Receiving proprioceptive input throughout the day is important for children who seek sensory input. Sensory breaks are an important part of their day to assist with regulation so they can function in whatever situation they may be a part of. That being said, it may not always be possible to get in the needed sensory break. Here are some different options that may help them meet their sensory needs throughout the day:
Hats: Tighter caps or hats can provide input to a child’s head throughout the day. This is especially beneficial for prepping those kids that have difficulties tolerating hair cuts.
Tighter clothing: Tighter shirts, such as Under Armor can provide some input and comfort throughout the day. These can be worn under clothing if needed as well.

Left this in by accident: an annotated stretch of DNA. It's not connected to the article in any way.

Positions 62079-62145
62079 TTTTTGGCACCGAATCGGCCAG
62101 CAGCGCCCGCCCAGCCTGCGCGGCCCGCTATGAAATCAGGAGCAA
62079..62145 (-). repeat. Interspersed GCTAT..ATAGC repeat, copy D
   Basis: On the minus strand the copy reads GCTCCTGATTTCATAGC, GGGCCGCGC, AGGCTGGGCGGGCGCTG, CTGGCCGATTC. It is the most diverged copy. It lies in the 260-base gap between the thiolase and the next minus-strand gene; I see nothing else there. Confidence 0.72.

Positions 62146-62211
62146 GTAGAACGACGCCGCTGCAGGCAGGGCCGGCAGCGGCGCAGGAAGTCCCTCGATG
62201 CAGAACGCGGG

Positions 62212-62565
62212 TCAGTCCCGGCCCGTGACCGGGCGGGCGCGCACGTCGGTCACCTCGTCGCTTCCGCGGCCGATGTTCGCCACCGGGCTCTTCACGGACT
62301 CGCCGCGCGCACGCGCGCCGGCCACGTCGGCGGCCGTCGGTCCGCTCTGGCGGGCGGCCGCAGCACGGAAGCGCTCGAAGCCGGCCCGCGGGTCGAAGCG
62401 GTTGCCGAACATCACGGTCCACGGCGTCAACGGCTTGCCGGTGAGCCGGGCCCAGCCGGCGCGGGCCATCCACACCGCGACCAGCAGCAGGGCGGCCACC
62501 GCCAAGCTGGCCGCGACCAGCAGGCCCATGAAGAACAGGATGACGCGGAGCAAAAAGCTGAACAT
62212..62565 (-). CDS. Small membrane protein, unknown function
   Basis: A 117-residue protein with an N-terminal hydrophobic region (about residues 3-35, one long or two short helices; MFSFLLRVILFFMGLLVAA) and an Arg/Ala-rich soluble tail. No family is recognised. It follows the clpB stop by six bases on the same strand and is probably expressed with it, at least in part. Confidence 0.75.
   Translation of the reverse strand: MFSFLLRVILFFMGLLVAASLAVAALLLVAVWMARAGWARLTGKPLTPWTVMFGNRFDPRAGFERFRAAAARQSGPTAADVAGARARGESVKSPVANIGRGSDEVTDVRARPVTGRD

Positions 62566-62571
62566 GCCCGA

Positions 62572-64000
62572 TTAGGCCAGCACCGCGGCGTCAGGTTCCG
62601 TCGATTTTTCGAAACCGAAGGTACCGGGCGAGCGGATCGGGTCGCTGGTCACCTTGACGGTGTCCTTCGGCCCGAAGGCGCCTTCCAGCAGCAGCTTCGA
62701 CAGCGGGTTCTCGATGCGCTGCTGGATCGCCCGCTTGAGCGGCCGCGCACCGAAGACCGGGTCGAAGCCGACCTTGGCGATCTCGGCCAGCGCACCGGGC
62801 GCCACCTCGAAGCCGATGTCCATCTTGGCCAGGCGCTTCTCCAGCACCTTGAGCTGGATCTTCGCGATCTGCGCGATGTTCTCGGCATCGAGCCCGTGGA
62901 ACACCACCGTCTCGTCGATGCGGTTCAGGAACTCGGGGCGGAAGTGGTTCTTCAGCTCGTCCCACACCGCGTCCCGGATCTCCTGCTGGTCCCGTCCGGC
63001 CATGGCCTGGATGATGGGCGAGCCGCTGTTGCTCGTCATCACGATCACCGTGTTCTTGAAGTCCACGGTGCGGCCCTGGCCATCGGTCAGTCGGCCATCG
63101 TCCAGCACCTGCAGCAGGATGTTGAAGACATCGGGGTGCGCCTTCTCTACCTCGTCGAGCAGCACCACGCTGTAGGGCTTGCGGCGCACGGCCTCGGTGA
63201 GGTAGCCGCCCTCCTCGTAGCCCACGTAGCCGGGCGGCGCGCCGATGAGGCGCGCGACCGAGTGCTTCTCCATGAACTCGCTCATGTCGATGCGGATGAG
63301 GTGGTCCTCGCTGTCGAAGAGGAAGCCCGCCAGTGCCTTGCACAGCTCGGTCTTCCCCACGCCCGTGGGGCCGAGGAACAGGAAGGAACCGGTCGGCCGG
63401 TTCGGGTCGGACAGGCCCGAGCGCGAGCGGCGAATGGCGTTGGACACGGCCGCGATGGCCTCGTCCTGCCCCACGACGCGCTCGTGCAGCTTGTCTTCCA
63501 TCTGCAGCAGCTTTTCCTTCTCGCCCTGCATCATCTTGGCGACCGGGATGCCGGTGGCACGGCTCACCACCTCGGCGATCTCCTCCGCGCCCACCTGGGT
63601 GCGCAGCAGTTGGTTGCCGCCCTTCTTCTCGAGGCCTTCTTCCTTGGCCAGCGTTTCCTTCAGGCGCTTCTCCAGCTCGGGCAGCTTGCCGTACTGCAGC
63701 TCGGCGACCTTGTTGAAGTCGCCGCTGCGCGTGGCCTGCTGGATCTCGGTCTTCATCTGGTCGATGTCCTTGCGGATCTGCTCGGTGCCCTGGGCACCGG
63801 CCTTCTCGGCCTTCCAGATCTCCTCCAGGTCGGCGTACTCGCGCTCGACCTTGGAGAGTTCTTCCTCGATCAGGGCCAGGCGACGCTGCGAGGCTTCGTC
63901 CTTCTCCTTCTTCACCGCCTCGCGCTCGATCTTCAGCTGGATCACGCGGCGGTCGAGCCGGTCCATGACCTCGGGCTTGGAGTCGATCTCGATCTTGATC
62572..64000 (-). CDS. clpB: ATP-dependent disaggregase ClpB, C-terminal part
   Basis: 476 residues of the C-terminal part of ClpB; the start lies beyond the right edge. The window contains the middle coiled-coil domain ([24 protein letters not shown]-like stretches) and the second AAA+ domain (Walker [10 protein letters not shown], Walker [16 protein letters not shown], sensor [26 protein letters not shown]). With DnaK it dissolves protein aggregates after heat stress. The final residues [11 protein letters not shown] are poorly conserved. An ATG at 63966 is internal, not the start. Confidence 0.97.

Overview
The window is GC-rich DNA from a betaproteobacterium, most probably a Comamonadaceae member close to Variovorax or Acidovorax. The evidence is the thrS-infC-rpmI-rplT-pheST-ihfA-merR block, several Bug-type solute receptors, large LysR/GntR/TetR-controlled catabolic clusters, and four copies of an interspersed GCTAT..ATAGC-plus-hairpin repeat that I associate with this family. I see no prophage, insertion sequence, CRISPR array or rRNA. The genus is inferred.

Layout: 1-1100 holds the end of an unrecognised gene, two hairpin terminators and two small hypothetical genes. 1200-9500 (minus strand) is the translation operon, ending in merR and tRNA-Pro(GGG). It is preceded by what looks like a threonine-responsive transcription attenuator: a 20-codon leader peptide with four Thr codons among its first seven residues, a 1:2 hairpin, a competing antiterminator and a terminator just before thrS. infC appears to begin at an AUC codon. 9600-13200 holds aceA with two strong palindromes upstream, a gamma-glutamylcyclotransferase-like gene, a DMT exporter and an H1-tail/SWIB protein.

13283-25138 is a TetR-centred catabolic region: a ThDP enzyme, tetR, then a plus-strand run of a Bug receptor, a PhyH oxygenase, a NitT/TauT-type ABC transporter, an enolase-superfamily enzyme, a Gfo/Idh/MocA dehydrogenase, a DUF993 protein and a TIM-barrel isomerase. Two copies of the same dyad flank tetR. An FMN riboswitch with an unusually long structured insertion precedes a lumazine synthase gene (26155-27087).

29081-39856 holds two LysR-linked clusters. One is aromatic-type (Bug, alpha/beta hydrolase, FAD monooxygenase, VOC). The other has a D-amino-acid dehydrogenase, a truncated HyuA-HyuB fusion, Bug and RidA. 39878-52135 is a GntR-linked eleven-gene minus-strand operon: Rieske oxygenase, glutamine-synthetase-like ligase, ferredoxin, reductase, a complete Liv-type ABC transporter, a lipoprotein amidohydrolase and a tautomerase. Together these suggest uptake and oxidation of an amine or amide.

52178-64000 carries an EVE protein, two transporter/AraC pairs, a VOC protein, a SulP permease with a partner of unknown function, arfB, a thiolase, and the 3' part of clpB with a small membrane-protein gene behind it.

Wrist Fidgets: A variety of bracelets can be bought or made to be used as fidgets in order to help maintain attention. Rubber bands, thera tube, thera bands, Velcro, beads, hair elastics, etc. could all be used.
Chewy necklaces: Great for those kids that come home with drenched shirts from chewing on them all day.
Sunglasses: For those visually sensitive kids with sunlight and lighting in rooms.
Puff paint pick: Some kids have the urge to pick at things throughout the day, whether it be themselves or items. Buying some cheap t-shirts and decorating them with puff paint can be a great alternative strategy. This way they’re picking at their shirt all day instead, as long as you don’t mind finding trails of puff paint.
Self Regulation Reminders: Some kids need reminders of when their regulation levels start raising in certain situation or going the other way and getting extremely low. Verbal cues don’t always work, especially in busier areas where there may be a lot of stimulus to become overwhelmed by. Visual reminders can help with this. Make a key chain out of tiny laminated visuals to attach to your child’s belt loop, bracelet or backpack. This way it’s with them and easy to refer to when they need a regulatory strategy and it can be their choice.